Hegel thinks that the right model for the form of a practical life cannot be the abstract unity of a law; the right model rather is the organic unity of a system. “Mere form” and “absolute form”, “law” and “system” differ considerably with regard to the relation of particular and universal that they instantiate. To subsume a particular under the law, we have to abstract from its particularity and focus entirely on whatever it has in common with the other elements of the same class. To grasp a particular as part of a system, on the other hand, we precisely cannot disregard what distinguishes each specific element from the other. It is rather through their differences that we understand them to be a part of this organic unity, since it is by means of the differences, even their conflict and struggle, that the parts co-determine both each other and bring forth the whole that in turns determines them. The point of organic unity is thus not necessarily that it offers a more harmonious picture, but that it provides a more internal conceptualization of the articulation of particular and general, matter and form. Hegel thinks that with this different type of form we can hold onto the idea that a rational life is a life of form and at the same time understand how it is no less essentially a material life, actualized in the sensible world. Whereas Kant’s “mere form” seems to imply an external relation to any matter of practical cognition, absolute form is understood to be inseparable from its concrete material articulation. And whereas a “mere form” can only indirectly manifest itself in the sensible world, always remaining at one remove from its manifestation, “absolute form” exists only in its own realization.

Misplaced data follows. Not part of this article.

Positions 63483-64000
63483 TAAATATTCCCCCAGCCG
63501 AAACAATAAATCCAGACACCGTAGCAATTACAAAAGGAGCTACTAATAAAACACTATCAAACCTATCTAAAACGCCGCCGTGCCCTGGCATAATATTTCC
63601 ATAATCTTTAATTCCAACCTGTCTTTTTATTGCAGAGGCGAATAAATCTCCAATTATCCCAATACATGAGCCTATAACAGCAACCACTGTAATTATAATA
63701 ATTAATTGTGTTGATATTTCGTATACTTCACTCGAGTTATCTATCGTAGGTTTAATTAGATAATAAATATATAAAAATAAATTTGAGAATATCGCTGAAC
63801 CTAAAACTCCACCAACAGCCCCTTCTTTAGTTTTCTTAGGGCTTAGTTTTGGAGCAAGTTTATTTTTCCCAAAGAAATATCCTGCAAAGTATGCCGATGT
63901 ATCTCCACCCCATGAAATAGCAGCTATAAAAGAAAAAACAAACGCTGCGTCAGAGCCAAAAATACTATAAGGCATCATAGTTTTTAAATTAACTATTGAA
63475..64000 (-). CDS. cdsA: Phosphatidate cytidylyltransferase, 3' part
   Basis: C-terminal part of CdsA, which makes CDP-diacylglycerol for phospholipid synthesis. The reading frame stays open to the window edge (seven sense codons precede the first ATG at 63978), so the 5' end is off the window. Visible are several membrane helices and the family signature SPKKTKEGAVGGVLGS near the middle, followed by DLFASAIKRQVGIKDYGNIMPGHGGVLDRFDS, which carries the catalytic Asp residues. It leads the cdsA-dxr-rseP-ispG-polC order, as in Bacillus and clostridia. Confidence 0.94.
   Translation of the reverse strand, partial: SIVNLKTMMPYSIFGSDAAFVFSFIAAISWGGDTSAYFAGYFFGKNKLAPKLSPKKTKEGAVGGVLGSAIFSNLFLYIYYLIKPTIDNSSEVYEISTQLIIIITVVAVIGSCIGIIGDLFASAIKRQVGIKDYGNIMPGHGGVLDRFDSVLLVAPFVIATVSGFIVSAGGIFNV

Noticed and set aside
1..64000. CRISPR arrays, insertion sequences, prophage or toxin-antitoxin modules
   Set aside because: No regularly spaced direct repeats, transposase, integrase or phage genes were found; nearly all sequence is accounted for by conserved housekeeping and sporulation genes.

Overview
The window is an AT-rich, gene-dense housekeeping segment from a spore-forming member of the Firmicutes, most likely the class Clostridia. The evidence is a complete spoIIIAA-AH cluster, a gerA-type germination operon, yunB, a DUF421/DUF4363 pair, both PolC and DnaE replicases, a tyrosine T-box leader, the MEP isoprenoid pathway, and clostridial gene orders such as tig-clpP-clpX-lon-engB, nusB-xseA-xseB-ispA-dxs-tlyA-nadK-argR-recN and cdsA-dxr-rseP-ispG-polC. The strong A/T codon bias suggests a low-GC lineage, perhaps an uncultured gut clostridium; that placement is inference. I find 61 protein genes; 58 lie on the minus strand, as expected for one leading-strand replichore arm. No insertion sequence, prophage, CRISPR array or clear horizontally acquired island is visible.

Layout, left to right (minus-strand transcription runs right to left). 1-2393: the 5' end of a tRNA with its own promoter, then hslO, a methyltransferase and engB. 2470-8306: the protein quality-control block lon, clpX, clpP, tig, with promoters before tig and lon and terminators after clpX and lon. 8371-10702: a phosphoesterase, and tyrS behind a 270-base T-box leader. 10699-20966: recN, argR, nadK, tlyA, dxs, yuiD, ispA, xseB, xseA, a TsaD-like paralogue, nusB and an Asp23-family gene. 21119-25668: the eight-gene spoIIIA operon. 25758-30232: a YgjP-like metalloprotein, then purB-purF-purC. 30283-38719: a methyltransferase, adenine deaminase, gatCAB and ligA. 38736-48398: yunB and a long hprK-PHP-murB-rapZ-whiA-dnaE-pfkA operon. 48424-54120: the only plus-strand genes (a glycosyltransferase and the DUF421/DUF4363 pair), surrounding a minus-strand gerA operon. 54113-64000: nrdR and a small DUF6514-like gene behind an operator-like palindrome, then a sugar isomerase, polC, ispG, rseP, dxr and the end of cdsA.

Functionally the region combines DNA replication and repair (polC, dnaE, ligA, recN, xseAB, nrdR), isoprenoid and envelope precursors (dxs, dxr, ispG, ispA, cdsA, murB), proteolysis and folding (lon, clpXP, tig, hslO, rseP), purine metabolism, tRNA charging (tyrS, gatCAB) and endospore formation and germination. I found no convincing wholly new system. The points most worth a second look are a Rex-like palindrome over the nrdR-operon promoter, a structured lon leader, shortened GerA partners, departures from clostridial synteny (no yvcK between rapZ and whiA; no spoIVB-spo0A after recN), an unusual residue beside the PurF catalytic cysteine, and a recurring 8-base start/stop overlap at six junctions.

3:AM: You’ve written about the notion of schema and representation and how schema works in Kant.  Why do you think Kant’s use of it sets up a problem that Heidegger later confronts? What’s at stake in all this?